As a result, no driving game has ever captured the freedom of the open road quite like Forza Horizon. Navigating the expanses of Colorado in-between races is a major part of the experience, and offers a perfect example of how the designers at Playground Games managed to take something that could have been a liability – slogging from one event to the next – and turned it into an asset. Players are never merely travelling from one point to another; there is a world full of things to do along the way. For starters, players can earn points by driving stylishly – which translates into going really fast, narrowly missing other cars on the road, drifting, even crashing into street signs. Those points feed into the player’s “Popularity Level,” and as it climbs, new events become available.
There is a lot to find in Horizon’s world, and every bit of it rewards the player. One-hundred signs for “Dak’s Garage” are scattered throughout Colorado, and each sign smashed reduces the cost of car upgrades by one percent. “Barn Finds” are decrepit old (and not-so-old) cars just waiting to be restored; discover one and it’s yours. Rumored “Barn Find” locations are periodically marked on the eminently useful in-game map, but it’s up to the player to scour the highlighted area for its elusive prize. There are speed cameras to race past and roads to find, and players can challenge any Horizon Festival driver they encounter to a quick, on-the-spot, head-to-head race at the press of a button. Going online opens up even more possibilities, like Co-op Challenges, games of Cat & Mouse, and Free Roam matches.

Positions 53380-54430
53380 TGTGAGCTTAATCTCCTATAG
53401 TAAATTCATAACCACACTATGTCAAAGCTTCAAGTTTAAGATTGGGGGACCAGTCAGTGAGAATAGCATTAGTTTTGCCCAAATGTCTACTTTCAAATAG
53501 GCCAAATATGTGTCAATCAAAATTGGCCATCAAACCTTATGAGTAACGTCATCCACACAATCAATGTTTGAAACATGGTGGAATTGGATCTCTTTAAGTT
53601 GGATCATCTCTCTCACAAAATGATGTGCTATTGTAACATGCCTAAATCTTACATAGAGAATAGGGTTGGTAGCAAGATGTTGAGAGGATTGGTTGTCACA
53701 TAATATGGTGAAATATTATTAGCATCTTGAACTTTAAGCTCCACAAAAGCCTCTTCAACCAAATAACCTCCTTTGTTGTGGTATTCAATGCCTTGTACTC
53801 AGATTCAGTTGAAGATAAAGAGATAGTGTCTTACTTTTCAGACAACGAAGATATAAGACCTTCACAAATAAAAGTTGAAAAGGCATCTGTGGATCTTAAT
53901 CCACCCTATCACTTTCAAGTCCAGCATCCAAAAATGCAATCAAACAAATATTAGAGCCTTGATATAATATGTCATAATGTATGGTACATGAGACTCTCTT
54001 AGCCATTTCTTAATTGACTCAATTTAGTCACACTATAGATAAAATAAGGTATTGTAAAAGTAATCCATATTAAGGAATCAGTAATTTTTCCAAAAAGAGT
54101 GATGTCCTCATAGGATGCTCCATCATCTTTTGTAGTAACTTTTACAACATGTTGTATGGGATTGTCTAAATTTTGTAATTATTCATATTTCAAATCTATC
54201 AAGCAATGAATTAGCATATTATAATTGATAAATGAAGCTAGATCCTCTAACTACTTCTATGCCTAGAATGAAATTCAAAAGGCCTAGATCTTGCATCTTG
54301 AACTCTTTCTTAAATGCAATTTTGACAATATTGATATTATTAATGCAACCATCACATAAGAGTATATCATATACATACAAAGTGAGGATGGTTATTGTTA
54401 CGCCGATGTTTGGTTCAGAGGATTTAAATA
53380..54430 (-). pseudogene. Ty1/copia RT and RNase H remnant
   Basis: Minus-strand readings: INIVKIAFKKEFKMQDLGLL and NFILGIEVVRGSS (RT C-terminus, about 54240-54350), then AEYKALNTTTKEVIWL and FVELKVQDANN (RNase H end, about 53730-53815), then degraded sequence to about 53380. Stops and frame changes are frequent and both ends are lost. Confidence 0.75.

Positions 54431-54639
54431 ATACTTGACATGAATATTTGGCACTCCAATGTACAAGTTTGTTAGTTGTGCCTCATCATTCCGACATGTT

Then there is the driving itself. To anyone who might think that Horizon is in any way “Forza Lite,” think again. Horizon makes use of the same exacting physics model that powered the previous Forza games, and in an open-world setting – which includes a wide variety of track surfaces – that physics model is palpably more exciting than ever before. A race that starts on the asphalt of a city street can end up on a dirt road. Along the way, players might cut across the corner of a grassy field or wind up driving on the side of the road. Horizon’s cars react appropriately – uniquely – to every available surface and, thanks again to that remarkable physics model, each vehicle is itself recognizably distinct in terms performance and handling.